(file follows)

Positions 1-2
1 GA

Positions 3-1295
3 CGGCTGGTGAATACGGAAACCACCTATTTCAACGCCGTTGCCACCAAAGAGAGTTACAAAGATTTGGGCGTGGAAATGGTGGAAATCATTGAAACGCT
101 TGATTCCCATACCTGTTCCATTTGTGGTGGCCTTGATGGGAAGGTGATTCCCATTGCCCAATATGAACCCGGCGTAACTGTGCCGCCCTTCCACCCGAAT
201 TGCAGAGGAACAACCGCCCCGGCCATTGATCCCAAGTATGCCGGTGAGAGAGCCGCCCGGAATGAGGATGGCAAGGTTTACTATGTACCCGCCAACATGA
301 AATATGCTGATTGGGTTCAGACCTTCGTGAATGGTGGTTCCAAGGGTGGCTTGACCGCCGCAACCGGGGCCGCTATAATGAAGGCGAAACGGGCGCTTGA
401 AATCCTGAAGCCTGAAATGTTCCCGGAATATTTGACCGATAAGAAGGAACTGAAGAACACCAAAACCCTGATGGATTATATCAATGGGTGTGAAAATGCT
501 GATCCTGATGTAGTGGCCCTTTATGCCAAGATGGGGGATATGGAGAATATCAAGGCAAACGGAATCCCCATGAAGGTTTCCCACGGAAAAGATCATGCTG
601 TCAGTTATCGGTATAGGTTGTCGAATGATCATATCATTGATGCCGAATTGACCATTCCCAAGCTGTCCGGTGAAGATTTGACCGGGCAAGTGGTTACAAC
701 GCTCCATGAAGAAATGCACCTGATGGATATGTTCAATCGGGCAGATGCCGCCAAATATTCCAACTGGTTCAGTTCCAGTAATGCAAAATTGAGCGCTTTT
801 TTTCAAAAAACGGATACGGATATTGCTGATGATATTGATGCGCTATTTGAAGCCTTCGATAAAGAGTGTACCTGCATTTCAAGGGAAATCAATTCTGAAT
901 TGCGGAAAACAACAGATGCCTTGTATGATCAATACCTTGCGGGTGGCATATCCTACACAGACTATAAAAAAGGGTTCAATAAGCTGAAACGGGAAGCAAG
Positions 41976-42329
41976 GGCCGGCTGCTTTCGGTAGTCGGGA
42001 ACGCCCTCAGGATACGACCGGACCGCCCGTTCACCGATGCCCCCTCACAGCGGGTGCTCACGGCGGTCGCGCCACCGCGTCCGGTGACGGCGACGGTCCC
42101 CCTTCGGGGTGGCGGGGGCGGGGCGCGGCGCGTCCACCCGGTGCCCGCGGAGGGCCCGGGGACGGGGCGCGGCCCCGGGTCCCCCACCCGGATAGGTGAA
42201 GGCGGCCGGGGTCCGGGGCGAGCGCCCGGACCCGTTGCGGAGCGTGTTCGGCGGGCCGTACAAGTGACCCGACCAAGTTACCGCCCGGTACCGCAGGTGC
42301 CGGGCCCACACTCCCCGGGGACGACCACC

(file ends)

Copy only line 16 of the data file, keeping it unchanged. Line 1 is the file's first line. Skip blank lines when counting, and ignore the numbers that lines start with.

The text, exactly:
42001 ACGCCCTCAGGATACGACCGGACCGCCCGTTCACCGATGCCCCCTCACAGCGGGTGCTCACGGCGGTCGCGCCACCGCGTCCGGTGACGGCGACGGTCCC